“He asks to be sent back to Grozny with a convoy of twenty or thirty picked Cossacks who would serve him as a protection against foes and us as a guarantee of his good faith.

“You will understand, dear Prince, that I have been much perplexed by all this, for do what I will a great responsibility rests on me. It would be in the highest degree rash to trust him entirely, yet in order to deprive him of all means of escape we should have to lock him up, and in my opinion that would be both unjust and impolitic. A measure of that kind, the news of which would soon spread over the whole of Daghestan, would do us great harm by keeping back those who are now inclined more or less openly to oppose Shamil (and there are many such), and who are keenly watching to see how we treat the Imam's bravest and most adventurous officer now that he has found himself obliged to place himself in our hands. If we treat Hadji Murad as a prisoner all the good effect of the situation will be lost. Therefore I think that I could not act otherwise than as I have done, though at the same time I feel that I may be accused of having made a great mistake if Hadji Murad should take it into his head to escape again. In the service, and especially in a complicated situation such as this, it is difficult, not to say impossible, to follow any one straight path without risking mistakes and without accepting responsibility, but once a path seems to be the right one I must follow it, happen what may.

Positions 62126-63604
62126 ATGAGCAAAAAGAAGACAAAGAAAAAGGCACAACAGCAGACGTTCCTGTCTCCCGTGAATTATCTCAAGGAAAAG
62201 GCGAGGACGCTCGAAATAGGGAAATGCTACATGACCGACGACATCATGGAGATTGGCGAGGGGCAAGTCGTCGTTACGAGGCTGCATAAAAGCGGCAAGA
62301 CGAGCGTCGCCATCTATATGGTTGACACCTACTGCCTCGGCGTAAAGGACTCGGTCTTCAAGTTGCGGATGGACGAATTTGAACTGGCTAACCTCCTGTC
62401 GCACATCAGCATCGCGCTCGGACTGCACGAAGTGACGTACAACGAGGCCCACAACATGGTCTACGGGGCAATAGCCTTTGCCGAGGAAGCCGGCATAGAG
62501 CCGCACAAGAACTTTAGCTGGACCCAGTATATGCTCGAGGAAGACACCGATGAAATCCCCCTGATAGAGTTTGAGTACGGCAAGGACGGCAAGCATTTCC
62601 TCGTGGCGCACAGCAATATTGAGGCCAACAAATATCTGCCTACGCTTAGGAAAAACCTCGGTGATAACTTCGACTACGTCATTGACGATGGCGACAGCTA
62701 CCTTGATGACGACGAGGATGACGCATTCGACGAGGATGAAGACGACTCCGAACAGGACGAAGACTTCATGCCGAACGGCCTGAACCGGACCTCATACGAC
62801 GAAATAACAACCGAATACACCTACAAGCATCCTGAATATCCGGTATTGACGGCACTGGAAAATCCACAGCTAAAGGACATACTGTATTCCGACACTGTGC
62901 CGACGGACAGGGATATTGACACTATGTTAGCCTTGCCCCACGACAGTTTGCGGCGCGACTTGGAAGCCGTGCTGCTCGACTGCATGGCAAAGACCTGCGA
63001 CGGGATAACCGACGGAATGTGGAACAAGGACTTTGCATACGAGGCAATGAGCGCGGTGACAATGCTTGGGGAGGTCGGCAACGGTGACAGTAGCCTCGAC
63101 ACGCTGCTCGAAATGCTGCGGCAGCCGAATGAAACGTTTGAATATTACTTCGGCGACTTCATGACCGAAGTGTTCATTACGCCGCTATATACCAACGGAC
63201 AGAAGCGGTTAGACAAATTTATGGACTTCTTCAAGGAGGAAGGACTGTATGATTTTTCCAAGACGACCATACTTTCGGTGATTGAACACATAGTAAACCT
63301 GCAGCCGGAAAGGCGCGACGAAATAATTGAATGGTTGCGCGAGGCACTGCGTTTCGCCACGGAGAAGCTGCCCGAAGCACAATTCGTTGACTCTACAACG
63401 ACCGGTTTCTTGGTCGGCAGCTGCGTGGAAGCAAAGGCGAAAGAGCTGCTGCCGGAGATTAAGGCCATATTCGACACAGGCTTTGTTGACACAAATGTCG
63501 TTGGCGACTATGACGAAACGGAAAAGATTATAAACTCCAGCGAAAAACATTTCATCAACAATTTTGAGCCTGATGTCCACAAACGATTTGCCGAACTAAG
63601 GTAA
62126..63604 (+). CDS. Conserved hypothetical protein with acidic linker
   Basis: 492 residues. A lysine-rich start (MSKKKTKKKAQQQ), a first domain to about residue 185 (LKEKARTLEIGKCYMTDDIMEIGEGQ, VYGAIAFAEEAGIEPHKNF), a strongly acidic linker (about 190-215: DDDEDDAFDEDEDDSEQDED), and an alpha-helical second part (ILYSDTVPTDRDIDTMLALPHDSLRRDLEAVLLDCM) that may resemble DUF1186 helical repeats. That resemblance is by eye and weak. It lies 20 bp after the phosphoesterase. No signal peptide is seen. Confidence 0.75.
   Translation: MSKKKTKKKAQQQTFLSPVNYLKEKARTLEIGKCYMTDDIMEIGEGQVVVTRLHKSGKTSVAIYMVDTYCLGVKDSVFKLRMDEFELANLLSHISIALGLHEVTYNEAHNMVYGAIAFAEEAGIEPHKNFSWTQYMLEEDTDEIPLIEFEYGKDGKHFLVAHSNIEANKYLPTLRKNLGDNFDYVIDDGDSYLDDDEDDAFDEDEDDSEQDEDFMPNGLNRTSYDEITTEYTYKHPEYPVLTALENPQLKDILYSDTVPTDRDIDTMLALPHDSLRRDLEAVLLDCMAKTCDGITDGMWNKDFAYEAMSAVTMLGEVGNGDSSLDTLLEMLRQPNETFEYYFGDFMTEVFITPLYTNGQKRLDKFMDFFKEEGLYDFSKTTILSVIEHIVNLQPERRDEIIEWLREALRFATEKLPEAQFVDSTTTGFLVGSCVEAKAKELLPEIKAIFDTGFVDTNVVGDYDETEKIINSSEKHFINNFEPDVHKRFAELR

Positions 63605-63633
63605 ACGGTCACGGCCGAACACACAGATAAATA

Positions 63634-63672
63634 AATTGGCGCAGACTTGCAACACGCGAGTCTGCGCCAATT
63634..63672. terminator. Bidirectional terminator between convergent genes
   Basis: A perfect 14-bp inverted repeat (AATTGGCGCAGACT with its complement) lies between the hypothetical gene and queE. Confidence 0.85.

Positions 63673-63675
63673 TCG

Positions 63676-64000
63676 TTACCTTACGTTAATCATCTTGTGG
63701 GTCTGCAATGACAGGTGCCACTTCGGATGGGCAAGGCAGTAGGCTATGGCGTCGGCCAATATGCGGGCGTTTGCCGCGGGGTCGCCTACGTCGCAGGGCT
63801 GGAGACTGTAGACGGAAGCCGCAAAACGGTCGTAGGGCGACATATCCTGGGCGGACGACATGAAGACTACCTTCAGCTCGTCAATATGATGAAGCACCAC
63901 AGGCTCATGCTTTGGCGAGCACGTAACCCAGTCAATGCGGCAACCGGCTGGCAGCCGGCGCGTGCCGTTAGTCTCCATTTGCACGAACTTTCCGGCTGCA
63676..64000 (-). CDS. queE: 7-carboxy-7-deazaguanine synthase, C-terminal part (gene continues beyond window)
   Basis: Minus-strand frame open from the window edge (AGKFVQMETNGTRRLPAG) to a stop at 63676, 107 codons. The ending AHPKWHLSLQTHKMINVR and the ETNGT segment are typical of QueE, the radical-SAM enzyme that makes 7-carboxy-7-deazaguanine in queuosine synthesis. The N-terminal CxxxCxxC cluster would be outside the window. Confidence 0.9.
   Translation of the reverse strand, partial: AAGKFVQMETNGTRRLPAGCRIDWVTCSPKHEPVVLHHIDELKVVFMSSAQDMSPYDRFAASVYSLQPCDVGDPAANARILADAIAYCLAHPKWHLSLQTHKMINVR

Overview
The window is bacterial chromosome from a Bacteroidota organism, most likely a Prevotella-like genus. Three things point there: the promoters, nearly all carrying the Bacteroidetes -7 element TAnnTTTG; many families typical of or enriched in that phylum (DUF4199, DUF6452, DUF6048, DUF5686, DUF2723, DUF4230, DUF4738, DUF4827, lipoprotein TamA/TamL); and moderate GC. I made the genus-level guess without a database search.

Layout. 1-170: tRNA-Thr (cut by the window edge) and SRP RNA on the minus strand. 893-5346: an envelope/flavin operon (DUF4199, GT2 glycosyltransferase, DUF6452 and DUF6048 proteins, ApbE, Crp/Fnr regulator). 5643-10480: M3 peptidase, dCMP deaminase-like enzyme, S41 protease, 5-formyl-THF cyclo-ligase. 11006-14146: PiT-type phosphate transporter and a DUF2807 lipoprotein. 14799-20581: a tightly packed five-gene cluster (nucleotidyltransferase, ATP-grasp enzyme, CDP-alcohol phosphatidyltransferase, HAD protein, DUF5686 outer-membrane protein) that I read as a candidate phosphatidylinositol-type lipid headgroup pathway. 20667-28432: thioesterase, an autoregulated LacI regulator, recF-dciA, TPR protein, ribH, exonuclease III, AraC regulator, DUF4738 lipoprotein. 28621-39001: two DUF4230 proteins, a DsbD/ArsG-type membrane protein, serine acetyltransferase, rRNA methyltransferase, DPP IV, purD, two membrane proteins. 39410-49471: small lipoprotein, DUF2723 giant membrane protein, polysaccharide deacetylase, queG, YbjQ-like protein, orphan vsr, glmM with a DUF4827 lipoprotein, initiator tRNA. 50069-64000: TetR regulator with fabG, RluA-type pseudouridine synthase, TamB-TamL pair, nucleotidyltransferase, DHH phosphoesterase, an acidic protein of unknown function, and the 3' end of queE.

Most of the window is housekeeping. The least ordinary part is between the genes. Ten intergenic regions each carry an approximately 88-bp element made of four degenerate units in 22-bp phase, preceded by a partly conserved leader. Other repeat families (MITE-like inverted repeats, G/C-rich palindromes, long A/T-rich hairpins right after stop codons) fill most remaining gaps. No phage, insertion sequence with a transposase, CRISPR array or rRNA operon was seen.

“I beg of you, dear Prince, to submit this to his Majesty the Emperor for his consideration; and I shall be happy if it pleases our most august monarch to approve my action.

“All that I have written above I have also written to Generals Zavodovsky and Kozlovsky, to guide the latter when communicating direct with Hadji Murad whom I have warned not to act or go anywhere without Kozlovsky's consent. I also told him that it would be all the better of us if he rode out with our convoy, as otherwise Shamil might spread a rumor that we were keeping him prisoner, but at the same time I made him promise never to go to Vozdvizhensk, because my son, to whom he first surrendered and whom he looks upon as his kunak (friend), is not the commander of that place and some unpleasant misunderstanding might easily arise. In any case Vozdvizhensk lies too near a thickly populated hostile settlement, which for the intercourse with his friends which he desires, Grozny is in all respects suitable.